But the problem isn't so much the Presidency as Congress. And I don't see any real change in that dynamic.
    Reply
  • Tykkopoles
    18360095 said:
    18324039 said:
    It wasn't just the republicans that passed the bill... apparently it was a unanimous vote (55 rep, 45 dem) and under the Presidency of Bill Clinton... hmmm.... let's blame republicans shall we....
    Both parties have been moving to the Right, since Reagan. The most you can say is that Democrats have a slightly lower tendency to be corporate pawns than Republicans, but that's an uncomfortable argument to make. And in fact, it goes a lot more by industry. Since California and New York are such fundraising powerhouses for Democrats, they tend to support the technology, entertainment, and financial industries. Republicans support fossil fuels. Everyone supports defense, because defense contractors try to employ people in the maximum number of congressional districts.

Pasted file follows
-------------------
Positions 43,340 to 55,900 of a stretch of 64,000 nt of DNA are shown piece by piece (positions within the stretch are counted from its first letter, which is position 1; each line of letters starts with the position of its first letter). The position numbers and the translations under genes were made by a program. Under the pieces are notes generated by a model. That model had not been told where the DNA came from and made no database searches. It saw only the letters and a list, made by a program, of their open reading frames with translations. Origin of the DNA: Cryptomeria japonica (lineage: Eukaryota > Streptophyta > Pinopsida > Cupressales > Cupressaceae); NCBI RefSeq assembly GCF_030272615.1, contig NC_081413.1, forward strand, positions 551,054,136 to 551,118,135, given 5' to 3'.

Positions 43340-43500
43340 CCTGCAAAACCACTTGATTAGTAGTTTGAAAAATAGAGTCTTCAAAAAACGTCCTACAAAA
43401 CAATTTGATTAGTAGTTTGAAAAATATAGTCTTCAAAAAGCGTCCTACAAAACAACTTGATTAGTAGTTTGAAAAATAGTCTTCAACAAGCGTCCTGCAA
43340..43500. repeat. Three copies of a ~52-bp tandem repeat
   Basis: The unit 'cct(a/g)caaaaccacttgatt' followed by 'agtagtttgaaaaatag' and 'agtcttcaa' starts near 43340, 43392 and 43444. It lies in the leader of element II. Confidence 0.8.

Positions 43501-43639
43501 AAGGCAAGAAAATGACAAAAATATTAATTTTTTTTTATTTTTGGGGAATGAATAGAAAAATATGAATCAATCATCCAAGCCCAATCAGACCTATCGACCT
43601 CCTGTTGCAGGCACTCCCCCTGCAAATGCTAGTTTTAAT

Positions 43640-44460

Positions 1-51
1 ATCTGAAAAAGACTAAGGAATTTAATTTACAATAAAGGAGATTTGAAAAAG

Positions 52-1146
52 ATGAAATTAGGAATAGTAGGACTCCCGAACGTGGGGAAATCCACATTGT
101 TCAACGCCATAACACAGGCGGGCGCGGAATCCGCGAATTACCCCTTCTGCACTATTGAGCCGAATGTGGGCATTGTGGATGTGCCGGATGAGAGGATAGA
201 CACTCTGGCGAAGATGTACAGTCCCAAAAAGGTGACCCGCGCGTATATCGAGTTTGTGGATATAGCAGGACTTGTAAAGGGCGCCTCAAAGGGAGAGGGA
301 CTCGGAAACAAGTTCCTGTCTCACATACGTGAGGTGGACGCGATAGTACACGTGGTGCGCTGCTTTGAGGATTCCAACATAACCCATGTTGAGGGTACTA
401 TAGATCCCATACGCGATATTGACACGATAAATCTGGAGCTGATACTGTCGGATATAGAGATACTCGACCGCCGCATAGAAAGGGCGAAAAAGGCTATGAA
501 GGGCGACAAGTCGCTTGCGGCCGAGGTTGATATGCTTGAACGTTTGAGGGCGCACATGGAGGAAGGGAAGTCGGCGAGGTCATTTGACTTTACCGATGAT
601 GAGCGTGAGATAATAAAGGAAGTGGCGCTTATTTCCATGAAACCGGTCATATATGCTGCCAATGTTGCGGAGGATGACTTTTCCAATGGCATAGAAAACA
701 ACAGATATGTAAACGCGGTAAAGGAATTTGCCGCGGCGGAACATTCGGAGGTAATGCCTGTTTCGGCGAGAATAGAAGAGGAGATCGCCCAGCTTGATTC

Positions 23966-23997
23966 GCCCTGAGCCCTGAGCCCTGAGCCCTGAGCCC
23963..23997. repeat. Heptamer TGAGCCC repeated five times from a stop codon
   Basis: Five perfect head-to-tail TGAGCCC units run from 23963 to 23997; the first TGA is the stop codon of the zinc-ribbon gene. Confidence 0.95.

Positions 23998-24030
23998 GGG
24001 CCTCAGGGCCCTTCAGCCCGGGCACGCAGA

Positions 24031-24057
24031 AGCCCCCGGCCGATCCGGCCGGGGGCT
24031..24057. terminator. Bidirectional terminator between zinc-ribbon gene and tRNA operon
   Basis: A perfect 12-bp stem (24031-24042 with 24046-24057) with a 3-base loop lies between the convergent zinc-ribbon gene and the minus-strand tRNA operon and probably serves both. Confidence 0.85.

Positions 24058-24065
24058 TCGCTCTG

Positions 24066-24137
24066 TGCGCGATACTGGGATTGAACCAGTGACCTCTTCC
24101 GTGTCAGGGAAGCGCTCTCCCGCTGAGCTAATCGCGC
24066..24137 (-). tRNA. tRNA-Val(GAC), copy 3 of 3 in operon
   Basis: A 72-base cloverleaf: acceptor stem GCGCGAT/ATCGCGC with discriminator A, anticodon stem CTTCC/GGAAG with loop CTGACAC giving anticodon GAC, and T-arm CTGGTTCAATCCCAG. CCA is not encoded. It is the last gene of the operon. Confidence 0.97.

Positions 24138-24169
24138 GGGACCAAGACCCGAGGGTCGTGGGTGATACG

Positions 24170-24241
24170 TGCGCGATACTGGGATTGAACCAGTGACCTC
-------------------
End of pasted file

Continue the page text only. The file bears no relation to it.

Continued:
Bernie represents the first real shift Leftward, in mainstream politics, in most of that time. Even though he lost, he made an impact on Hillary's platform.

    But the problem isn't so much the Presidency as Congress. And I don't see any real change in that dynamic.

    I agree that much of the problem lies with Congress. I have been saying as much for years now as everyone blames successes and failures on the nearest president of the opposing party. Part of the reason why I believe the president should be, like Chief Justices, remain neutral of political party affiliations.

    Aside, I find that the concept of the corporation tends to be extremely anti-Capitalist (hence the need for corporate anti-trust laws), meaning that the increasing level of political acquiescence to corporations as a left-wing trend.